Entrepreneurs who travel to the Netherlands to start a business may apply for an entrepreneur residency permit. Under the more liberal start-up program, entrepreneurs who are just starting out can apply if they collaborate with a recognised sponsor. If they make investments in the Dutch economy, foreign investors may apply for a Dutch residence visa.


Regular business owners are scored using a point system. Candidates can receive points for their business idea, prior experience, and economic impact on the Netherlands. This is one of the more strict techniques because the points are not easily attained.


A permit is given under the start-up program for a year to help the business grow with the assistance of a facilitator. After this year, the business owner will have to use the point-based method to apply for a regular business permit.


The primary factor for investors is the investment amount. A demonstration of the investment’s benefits to the Dutch economy is one of the conditions that must be met.

Types of visas

Dutch startup Visa

Ambitious entrepreneurs from outside the EU, EEA, or Switzerland may apply for a temporary residence permit for the Netherlands via the Dutch startup visa program. With this visa, entrepreneurs and business people have a year to launch their innovative businesses. It is required that you get guidance from a knowledgeable facilitator. This assistance enables you to develop from a start-up into a fully functional firm.

This visa has 5 conditions:

  • Working together with an expert facilitator
  • The entrepreneur must show a step-by-step plan on how to advance their startup to a fully functioning business.
  • The startup must offer an original innovative product/service not already offered in the Netherlands.
  • The entrepreneur and the facilitator must be registered in the chamber of commerce (KVK)

EntrepreneurVisa (ZZP)

Freelancers, business owners, and one-person startups are recognised as ZZP’ers (zelfstandige zonder personeel), or self-employed without staff in the Netherlands. Thus, the process is quite comparable to establishing a business or registering a corporation. You will need certain documentation (residence permission, address, etc.) in addition to other requirements to join the ZZP. Before the introduction of the Dutch start-up visa in 2015, this was the only way to start a business here in the Netherlands. As such, the Dutch startup visa is considered to be an improvement on the Entrepreneur visa since it gives you 1 year to establish your company.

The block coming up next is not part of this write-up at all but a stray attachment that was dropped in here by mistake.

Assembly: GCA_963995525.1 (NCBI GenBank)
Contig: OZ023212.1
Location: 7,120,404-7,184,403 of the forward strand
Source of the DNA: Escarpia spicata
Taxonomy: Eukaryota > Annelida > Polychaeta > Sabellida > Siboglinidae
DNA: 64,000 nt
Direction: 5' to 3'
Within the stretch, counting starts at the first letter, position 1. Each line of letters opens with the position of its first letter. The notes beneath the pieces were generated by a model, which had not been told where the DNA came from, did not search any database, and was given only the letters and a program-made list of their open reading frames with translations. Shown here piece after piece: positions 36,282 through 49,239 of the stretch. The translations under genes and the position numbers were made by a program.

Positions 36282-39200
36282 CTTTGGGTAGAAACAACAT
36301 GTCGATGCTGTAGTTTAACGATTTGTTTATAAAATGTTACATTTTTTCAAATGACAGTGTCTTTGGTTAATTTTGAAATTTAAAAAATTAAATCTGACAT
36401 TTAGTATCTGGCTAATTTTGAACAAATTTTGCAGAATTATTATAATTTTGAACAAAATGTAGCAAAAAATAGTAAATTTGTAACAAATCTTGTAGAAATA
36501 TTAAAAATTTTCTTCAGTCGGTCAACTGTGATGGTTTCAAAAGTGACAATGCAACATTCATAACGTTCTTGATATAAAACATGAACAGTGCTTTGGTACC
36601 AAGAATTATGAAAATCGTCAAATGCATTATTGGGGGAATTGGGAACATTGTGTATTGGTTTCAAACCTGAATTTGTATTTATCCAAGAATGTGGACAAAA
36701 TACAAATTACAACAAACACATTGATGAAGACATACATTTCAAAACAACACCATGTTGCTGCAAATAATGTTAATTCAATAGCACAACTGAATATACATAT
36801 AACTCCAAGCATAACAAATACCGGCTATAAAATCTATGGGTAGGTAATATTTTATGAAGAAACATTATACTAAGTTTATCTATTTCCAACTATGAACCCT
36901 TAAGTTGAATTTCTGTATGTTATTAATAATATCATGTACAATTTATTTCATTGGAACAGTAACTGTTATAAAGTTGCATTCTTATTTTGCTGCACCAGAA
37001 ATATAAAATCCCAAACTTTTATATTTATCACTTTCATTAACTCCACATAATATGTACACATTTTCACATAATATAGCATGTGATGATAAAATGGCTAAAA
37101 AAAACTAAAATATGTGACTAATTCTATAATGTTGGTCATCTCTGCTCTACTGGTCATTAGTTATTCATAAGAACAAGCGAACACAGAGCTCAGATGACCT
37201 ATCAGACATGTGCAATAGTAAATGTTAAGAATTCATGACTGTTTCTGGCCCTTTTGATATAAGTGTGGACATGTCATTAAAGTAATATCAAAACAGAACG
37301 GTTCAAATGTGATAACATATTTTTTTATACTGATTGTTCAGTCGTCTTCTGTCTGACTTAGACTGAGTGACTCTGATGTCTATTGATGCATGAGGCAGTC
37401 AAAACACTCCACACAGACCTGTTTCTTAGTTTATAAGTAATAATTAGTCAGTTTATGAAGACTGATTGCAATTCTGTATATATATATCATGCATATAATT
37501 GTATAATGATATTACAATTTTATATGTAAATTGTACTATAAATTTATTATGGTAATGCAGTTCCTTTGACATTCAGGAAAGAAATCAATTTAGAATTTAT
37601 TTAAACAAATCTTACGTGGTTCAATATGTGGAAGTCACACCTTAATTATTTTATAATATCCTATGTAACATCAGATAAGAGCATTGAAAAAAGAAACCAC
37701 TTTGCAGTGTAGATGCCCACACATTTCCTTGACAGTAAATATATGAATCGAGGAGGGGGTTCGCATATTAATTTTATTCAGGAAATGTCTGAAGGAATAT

Highly Skilled Migrant Visa

This option is often overlooked, but entrepreneurs can also start their own company with a highly skilled migrant visa. Entrepreneurs can start a business next to their full-time job with much fewer restrictions compared to the Dutch start-up visa or the Entrepreneur visa. The advantage of this option is there are no income requirements for your company. You can keep your company running even if you are not making a profit from it, as long as you still have a valid highly skilled migrant visa.

Verify that you meet the requirements for staying in the Netherlands.

There are a variety of requirements that entrepreneurs must meet to remain in the Netherlands (see Coming to the Netherlands). You will typically need to apply for a temporary (MVV) and permanent residence permit if you are not an EU citizen. If you are a creative startup, you might be eligible for a startup visa.

You must also have or apply for a business bank account if you intend to start a business in the Netherlands (IBAN). To assist you in determining your eligibility, the Dutch Banking Association (Nederlandse Vereniging van Banken) has developed a Quick Scan. Read the instructions.

For a step-by-step plan on how to start your business here in the Netherlands, please visit the Dutch Government website.